It’s every car lover’s dream to come across a Ferrari in a barn. Similarly, watch collectors hope to stumble upon a pre-Moon Speedmaster at a garage sale or in a relative’s sock drawer. Well, it does happen and today we’ve got one of those stories. Ian Brown, owner of a jewelry store in Woodstock, Georgia, recently acquired a 1940s A. Lange & Söhne Beobachtungsuhr, or “B-Uhr,” that was found in a toolbox at an estate sale.
If you’re a regular reader of HODINKEE, you know we’ve covered these World War II pilot’s before. But here’s a refresher. The German air force, or Luftwaffe, commissioned five companies to build for its pilots and navigators: IWC, Laco, Stowa, Wempe and A. Lange & Söhne. All of the were built to the same specification – a 55mm , hand-wound movement with center seconds, an oversized crown for easy winding while wearing gloves, an extra long riveted leather strap for wearing over a flight jacket and distinctive, legible dial markings. There were two dial variations of the B-Uhr: the Type A dial had a more standard outer minute track and a large triangle at 12 o’clock. The Type B dial had an inner hour track and a prominently demarcated outer minute track. The Lange you see pictured here is a Type B.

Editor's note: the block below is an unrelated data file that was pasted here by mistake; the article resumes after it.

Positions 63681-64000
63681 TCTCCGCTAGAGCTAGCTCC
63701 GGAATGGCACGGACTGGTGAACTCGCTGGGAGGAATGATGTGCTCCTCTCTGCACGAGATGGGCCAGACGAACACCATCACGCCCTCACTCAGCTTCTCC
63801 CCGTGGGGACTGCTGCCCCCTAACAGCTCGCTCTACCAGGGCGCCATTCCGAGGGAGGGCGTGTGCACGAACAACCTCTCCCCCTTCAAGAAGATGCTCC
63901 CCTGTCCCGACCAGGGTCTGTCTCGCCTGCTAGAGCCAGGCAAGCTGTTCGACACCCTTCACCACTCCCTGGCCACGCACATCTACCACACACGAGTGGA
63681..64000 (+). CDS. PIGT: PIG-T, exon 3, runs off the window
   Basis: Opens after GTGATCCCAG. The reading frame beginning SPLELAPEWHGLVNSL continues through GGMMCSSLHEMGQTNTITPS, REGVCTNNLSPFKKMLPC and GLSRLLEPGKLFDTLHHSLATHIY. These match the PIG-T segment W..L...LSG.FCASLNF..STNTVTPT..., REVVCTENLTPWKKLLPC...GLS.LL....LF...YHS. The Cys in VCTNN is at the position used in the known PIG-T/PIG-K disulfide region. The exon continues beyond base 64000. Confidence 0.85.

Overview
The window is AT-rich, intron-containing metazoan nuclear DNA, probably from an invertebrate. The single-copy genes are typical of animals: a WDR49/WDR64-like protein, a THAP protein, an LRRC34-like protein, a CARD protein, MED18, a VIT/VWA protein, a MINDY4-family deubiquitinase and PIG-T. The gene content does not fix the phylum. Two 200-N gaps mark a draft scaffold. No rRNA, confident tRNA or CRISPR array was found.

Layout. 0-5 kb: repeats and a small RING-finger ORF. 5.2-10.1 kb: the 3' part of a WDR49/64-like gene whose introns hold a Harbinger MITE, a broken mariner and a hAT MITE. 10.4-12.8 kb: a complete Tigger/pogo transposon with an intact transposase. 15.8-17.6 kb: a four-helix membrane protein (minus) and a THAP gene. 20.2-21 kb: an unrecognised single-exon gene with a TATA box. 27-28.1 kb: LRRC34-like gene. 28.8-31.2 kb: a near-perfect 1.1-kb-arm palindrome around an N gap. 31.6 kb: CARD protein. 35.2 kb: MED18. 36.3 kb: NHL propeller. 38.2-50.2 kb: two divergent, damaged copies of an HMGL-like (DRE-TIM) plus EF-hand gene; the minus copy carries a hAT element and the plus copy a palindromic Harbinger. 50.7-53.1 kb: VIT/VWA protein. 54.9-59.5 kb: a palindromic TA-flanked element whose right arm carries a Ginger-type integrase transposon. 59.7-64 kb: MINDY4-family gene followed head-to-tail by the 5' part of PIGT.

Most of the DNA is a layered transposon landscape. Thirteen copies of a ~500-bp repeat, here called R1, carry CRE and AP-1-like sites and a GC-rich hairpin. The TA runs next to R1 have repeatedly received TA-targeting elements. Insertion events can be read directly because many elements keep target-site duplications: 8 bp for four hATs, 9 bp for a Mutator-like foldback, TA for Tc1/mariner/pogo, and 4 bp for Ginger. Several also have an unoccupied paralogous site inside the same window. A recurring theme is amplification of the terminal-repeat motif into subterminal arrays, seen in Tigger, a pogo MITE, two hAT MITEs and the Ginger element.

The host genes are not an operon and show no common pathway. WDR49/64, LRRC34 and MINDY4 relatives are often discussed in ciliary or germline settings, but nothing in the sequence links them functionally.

The B-Uhr style is extremely modern watch brands, big and small, selling some variation of it. But it’s not so common to come across the genuine article from the 1940s. Last year we featured a remarkable collection of five Fliegers that was up for auction at Antiquorum, including a Type A dial Lange. Of the five makes that still are occasionally found today, IWC’s version seems to fetch the most when sold, perhaps because they only made them in 1940 and therefore are not as common. But to find any of these wartime relics, the majority of which were flown, is a rare treat. So when Ian Brown contacted us with his story, we knew it was special. Here’s Ian’s description, in his own words, of how he came to possess this Lange B-Uhr:, with many
“I came across the watch via a retired clock repairman who found the watch in the tool box in a shed at an estate sale 28 years ago. This gentleman wandered in and asked me if I might be interested in his WWII pilot’s watch. He came back in about an hour later and I just about fell over. I was expecting something a bit different than a Lange.
He says he didn’t know exactly what it was but recognized that the watch was atimepiece. He subsequently researched it and discovered what it is. He came close to selling it in the 1980s. He states it was wrapped and ready to go to a friend in California whom collected military watches. The day before he mailed it, the man died. “
Ian told us he plans to send the watch to Lange in Glashütte for servicing and then will sell it. He already has some interested parties, which is not surprising. The moral of the story is, don’t stop going to estate sales. Someday you might get lucky.